Chocolate Halwa || Chocolate Singhare ka Halwa || Chocolate Water Chestnut Flour Fudge(Paleo, AIP, Vegan)

This weekend is Sankranti, which is a festival celebrated all over India, albeit in different ways. This festival marks the sun’s transit into the Makara (Capricorn), marking the end of the month with the winter solstice and the start of longer days.  As with all festivals, various feasts are prepared for Sankranti too. In western India where I grew up, families make a sweet called as Til ladoo or Til Chikki using sesame seeds and jaggery and these are shared with neighbors and friends.

So being Sankranti and all, I decided to make a sweet dish too today. I decided to just call it Chocolate Halwa! I struggle to name my creations since they are usually some kind of fusion dish. Most of the times they are based on some original Indian dish where I then have to come up with variations in order to make them compliant with my diet.  And if this is not the first time you have come to my blog, then you will surely know what my diet is – I am grain free, dairy free, egg free, refined sugar free and night shade free! I am basically on an AIP diet with some ‘reintros’, mainly spices and cashew nuts. Thank you for your sympathies. Usually that is the reaction of most people when I tell them about my diet. They feel sorry for me. But you don’t need to. Seriously, I am doing quite well. And most importantly, it has been helping me to keep my inflammation levels down. And then of course my passion for cooking and baking comes in handy since I somehow manage to come up with dishes that I can continue to enjoy even on this diet 🙂

Today’s recipe is also a similar creation. Water chest nut flour (called as singhare ka atta)  is a prime ingredient in my pantry now. I make parathas with it and also make sweet potato pancakes with it.  I regularly also make singhare ka halwa, which is a traditional indian sweet dish usually eaten during religious fasting periods since it is made from water chest nut flour (singhare ka atta) which is grain free.  I make a dairy free and refined sugar free version of it and enjoy it often. It helps me with my cravings for indian desserts! The thing about most indian desserts (at least the ones I love) are the ones that are served warm – like payasam/kheer or puddings, gulab jamun, halwa and jalebi.  Gosh, just talking about all these is making me drool 🙂

For all of these I have now a version that is paleo and AIP – sweet potato gulab jamun, tapioca pudding, papaya halwa and singhare ka halwa!  So life is good! And then today I added another one to my repertoire – where I decided to make a ‘chocolate’ halwa!  I am not sure if fudge is the right word to use for halwa but I couldn’t think of any other dessert in the western world that could compare to this dessert. Halwa is usually made from wheat flour, with a lot of sugar, ghee and milk and in most cases also topped with nuts. The consistency of halwa is somewhere between a fudge and a pudding. It is a little softer than a fudge and a little more firm than a pudding.  And when had warm, it is simply delicious!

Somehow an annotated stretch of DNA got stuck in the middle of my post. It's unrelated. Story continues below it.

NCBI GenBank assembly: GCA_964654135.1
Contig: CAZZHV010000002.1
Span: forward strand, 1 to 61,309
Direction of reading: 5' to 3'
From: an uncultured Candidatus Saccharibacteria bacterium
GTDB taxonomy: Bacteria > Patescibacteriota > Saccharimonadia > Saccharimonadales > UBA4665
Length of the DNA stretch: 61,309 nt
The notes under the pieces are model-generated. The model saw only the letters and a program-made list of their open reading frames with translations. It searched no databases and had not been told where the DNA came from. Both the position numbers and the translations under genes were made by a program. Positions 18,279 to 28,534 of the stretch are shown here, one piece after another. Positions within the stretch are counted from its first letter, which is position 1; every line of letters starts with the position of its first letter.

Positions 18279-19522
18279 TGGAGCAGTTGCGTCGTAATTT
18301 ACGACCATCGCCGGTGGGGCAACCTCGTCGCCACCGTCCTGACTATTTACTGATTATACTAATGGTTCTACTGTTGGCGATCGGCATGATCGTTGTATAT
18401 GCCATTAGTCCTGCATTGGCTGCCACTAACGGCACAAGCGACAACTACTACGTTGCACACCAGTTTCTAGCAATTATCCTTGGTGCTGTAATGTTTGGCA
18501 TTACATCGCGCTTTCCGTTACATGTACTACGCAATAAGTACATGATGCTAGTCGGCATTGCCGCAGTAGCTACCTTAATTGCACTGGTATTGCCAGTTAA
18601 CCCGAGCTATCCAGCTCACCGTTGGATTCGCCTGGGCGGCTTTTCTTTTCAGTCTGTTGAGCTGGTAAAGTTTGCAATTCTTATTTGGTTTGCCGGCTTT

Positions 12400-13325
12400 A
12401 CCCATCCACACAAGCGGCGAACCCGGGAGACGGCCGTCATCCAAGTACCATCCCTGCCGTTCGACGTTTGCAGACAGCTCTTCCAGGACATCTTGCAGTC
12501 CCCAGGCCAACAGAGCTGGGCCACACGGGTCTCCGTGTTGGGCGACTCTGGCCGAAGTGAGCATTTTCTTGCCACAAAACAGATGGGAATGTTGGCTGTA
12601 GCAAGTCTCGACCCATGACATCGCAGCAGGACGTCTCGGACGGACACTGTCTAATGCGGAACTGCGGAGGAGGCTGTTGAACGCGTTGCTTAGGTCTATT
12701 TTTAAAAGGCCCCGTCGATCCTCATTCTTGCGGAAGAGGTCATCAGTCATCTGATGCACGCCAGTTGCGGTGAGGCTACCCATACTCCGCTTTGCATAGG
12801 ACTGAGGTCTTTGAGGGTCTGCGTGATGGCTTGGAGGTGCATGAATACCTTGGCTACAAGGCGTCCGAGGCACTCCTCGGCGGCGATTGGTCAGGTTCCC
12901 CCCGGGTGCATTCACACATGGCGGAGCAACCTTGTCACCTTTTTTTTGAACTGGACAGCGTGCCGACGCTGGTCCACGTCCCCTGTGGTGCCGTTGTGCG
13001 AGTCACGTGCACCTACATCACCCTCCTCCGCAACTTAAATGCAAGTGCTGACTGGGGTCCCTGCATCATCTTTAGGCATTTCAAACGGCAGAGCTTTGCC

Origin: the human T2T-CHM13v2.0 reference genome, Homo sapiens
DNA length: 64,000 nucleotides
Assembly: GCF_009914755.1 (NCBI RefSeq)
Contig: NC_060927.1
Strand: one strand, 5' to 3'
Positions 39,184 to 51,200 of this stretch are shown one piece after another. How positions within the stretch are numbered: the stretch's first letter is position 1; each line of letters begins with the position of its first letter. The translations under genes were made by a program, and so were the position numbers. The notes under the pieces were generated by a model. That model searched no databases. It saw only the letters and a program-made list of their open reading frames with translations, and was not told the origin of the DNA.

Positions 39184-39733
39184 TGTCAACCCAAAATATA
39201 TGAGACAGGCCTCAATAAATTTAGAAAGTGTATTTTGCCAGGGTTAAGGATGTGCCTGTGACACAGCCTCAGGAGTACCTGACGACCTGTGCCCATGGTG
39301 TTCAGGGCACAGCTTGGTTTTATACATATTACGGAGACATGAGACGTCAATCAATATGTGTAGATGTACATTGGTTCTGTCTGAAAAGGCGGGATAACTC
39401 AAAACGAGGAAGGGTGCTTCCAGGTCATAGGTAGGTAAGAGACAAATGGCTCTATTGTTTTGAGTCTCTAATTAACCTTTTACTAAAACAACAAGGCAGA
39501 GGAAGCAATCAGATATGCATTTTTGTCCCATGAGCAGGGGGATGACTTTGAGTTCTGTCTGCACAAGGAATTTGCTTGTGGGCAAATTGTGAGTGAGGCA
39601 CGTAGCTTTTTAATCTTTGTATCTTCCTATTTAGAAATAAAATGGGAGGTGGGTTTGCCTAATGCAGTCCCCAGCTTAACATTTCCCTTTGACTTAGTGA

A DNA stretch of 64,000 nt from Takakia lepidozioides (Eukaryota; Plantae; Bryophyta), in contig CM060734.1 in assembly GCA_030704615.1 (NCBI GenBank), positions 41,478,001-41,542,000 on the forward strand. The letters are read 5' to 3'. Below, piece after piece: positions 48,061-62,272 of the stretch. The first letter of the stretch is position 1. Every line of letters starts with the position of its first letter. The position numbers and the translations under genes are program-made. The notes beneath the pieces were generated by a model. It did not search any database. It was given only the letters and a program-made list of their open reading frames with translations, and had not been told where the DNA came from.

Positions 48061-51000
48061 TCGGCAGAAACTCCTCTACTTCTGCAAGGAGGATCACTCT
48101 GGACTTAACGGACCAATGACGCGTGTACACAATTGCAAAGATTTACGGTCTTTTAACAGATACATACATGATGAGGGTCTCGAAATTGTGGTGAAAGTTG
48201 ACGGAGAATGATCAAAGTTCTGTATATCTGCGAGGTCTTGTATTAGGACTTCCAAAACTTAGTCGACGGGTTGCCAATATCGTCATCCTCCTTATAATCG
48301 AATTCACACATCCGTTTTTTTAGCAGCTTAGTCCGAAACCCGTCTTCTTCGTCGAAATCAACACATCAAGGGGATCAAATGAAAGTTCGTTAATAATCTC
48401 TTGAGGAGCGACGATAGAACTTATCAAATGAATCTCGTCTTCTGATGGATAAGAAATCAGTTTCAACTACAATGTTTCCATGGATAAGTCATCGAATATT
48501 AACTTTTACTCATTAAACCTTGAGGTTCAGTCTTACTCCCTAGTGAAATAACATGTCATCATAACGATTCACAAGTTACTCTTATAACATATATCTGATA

So going back to my chocolate halwa, all I did was add some carob(you can add cocoa too) to my water chestnut fudge recipe. And then I decided to set it in a pan by refrigerating it so that I could cut into fudge like squares. My plan worked out perfectly and the chocolate halwa squares were super delicious!

Watch a quick video of this recipe:

Sharing this recipe at this week’s Paleo AIP Recipe Roundtable hosted by Phoenix Helix.

Chocolate Halwa || Chocolate Singhare ka Halwa || Chocolate Water Chestnut Flour Fudge(Paleo, AIP, Vegan)

Prep Time: 5 minutes

Cook Time: 15 minutes

Total Time: 20 minutes

Yield: 4

A delicious, warm indian dessert made from water chest nut flour with chocolate flavor that is grain free, dairy free, and refined sugar free!



  1. In a kadai (wok style pan) or a broad bottom pan, add the water chest nut flour and roast it on medium heat stirring continuously. Keep roasting for around 3-4 mins on medium heat until it turns to light brown color.
  2. Now add the salt, the carob (or cocoa) and the coconut oil or the palm shortening and again stir to blend it in with the flour.
  3. Once it forms into a sticky mass (about 2-3 mins later) add the hot water, salt, maple syrup(or honey). Stir continuously till you get a smooth halwa consistency.
  4. Turn heat off and top with cashew nut pieces (if adding) and shredded coconut.

‘Fruits and Veggies’ Smoothie Bowl || Healthy Berry and Banana Smoothie ( Paleo, AIP)